Puppy Post!

Dogs truly are a person’s best friend. But what happens when a dog desperately needs a new person to love and call their own? Why not say it with this postbox and letter set, designed by Katie, and delivered by a very special addition to her family!

We recommend reading Can I Be Your Dog?, written and illustrated by Troy Cummings (Random House, 2018 – read here by Read Aloud Book Family). Arfy is a homeless dog searching for a new family to love. He sends charming letters to several families living on Butternut Street, but he always gets turned down and sent away. Until one day, Arfy gets his own piece of mail from someone who was looking for a dog, just like him!

You’ll need:

  • 1 small tissue box
  • Construction paper
  • A box cutter
  • Ribbon (or string)
  • Scissor and tape for construction
  • Markers for decorating

Katie followed the same design concept for the mailbox we created for this storytime project, with some minor modifications. Cut approximately 1″ off the top of a small tissue box, as well as a door in one side. Next, use construction paper to cover the box and add a rounded top with a mail slot. Use additional pieces of construction paper to create letters for the box!

In order to make this project puppy post-friendly, Katie omitted the door handle and foam bead feet. Instead, she cut 4 small slits on the the bottom of the box and thread the ends of 2 pieces of ribbon (each approximately 20″ long) through the slits like so:

Now, four loose ends of ribbon will be sticking out of the bottom of the box. Tie those ends around your dog’s harness (or around their body) and trim off the extra.

Drop a letter into the mailbox, and send them off to deliver the special note!


The handsome pooch starring in this post is Katie’s new furry friend, Finley! Finley is a rescue dog from the great state of Texas. He’s settled in comfortably into his new house in New Jersey with Katie and her family. He has a “ruff” life, that’s for sure.

If you don’t have a dog in your house who is willing to wear a Puppy Post mailbox, that’s totally okay! You can simply enlist a favorite stuffed animal to deliver the letters… announcing the inaugural ARMADILLO AIRMAIL!

Studio Snapshots: Barbara DiLorenzo

Today, we’ll be visiting Barbara DiLorenzo, a New Jersey-based illustrator, writer, and teacher! Her books include Renato and the Lion (Viking Books, 2017) and Quincy: The Chameleon Who Couldn’t Blend In (Little Bee Books, 2018). In addition to this, Barbara has gone skydiving, hang gliding, surfing, and whitewater rafting. YES! In 2019, we were delighted to invite her to our library to read, make chameleons, and chat with the kids about her creative process. You can also visit her website and her Instagram!


barbara dilorenzo reads

Thank you for including me! Here are some photos from my studio…this is a close-up of some of the art hanging up on a line:

I sit at this desk and Zoom teach art classes – hence the big light and mic stands to hold cameras. I’m a messy artist, so I have to clean up frequently. Otherwise the clay and paint would be all over the keyboard and mouse.

This is another angle of this area – showing that one whole drafting table is covered in paint and other supplies. Even vitamins. Those are important!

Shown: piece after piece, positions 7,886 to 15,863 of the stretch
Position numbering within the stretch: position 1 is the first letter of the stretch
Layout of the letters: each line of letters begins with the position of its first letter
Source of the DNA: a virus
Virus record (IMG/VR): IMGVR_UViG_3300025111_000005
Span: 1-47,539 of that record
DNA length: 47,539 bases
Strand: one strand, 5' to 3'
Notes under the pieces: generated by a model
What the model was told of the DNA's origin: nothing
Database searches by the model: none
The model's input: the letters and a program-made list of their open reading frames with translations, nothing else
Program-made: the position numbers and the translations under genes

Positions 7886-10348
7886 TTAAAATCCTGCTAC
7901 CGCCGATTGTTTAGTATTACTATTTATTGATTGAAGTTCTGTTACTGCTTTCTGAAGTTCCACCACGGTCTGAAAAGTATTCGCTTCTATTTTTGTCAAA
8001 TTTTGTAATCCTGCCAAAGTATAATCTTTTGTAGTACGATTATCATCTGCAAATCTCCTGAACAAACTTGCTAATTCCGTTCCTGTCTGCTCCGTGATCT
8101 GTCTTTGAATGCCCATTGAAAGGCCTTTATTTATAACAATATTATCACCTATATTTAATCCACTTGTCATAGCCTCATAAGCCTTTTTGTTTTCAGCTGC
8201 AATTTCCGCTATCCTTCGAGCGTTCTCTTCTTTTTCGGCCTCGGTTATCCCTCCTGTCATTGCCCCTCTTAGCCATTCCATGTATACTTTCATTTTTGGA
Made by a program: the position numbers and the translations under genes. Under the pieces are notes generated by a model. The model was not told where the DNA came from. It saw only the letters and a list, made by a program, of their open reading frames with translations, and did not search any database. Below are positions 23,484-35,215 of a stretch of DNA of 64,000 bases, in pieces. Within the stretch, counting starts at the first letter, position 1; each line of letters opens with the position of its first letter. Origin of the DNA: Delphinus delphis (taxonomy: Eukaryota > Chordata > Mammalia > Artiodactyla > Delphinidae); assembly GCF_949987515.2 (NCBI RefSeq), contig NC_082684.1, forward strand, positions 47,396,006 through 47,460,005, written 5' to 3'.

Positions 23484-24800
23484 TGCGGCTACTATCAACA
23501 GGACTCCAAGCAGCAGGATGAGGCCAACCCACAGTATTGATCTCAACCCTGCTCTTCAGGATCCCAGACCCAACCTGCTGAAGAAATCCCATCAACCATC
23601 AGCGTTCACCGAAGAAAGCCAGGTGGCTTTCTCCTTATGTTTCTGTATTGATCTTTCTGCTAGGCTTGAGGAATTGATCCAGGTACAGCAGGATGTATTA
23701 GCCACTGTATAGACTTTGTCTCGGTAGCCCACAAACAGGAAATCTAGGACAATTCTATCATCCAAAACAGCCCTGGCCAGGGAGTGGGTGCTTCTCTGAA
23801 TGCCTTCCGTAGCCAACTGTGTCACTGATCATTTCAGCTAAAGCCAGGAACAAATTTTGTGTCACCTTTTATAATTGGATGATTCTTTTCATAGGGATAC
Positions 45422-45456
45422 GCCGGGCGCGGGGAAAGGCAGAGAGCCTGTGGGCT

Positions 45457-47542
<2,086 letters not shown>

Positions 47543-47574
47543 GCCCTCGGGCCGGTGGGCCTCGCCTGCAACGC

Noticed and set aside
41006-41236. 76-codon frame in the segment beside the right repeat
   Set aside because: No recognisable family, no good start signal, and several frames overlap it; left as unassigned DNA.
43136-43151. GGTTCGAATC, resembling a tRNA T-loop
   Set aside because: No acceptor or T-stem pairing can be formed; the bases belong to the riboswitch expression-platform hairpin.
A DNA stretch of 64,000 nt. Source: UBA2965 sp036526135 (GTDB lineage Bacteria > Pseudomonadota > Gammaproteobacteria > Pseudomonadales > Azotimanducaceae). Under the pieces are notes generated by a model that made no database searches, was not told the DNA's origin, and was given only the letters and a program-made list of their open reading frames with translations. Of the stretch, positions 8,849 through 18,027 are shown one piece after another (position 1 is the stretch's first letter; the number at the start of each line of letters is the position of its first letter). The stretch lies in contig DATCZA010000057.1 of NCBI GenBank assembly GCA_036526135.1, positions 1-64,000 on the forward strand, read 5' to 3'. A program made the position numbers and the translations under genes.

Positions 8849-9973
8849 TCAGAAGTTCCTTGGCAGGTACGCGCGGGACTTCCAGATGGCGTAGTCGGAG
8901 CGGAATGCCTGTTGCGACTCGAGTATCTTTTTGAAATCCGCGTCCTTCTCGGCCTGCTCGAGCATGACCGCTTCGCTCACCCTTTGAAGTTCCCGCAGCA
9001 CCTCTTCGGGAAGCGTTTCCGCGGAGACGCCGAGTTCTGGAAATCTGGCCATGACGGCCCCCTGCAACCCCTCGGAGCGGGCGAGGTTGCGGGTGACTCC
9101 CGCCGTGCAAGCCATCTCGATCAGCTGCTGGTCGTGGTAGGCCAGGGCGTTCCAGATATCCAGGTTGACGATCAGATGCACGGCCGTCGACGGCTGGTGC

This is my flat file, which holds all my art and nice papers. Lots of art materials in the bookshelf to the side.


Many thanks for sharing! Images courtesy of Barbara DiLorenzo

Fly the Friendly Skies

When my son was younger wooooo did we read a lot of transportation and construction books. To this day, I still excitedly point out backhoe loaders, simply by reflex. I think we wore out not one but THREE copies of Richard Scarry’s Cars and Trucks and Things That Go, and my son was the inspiring mind behind this event. Today’s post is also my son’s invention…a simple zip line tram car!

You’ll need:

  • 1 large tissue box
  • 1 paper towel tube
  • String or yarn
  • 2 chairs (plus books to weight them down)
  • Scissors and tape for construction
  • Construction paper, markers for decorating
  • Hole punch

First, the tram car! Flip a large tissue box upside down, and decorate the side with construction paper and markers. Cut a paper towel tube down to 7.5″ then attach firmly to the roof of the tram car (I used hot glue AND tape).

Next, turn the box on it’s side and punch a hole in the back. Knot a 15-24″ string through the hole. This is the string that your kid will use to pull the tram car up and down the zip line. Otherwise, it’s going to be YOU doing it. Probably the very moment you are trying to get lunch on the table while answering work texts during a Zoom meeting while also searching for your daughter’s lost LEGO figurine.

Next comes the zip line! I used kite string, but we tested yarn and it works as well. We  rigged our zip line on stairs, but a tree in the yard or a tall chair & shorter chair works too. Two very important things: WEIGH BOTH CHAIRS DOWN WITH BOOKS. There will be quite a bit of kid traffic on and around the zip line. Weighing both chairs reduces the chance of nudging or tipping.

Next very important thing: if you are doing this on a stair case, SET BOTH CHAIRS BACK FROM THE STAIRS. Especially if you have two or more kids. You don’t want anyone falling down, or tripping up, the stairs. Below is the minimum I would set the chair from the top of stairs. More so for younger kids and.or multiple kids.

Once the chairs are set up and weighted down, thread the zip line string through the paper towel tube on your tram car, then tie the string to the backs of both chairs. Make sure there is plenty of tension in the string so your tram car really zips!


One more helpful hint…if you need to “park” your tram car for a moment, simply tuck the pull string into one of the books weighing down the chair, as demonstrated in the photo below: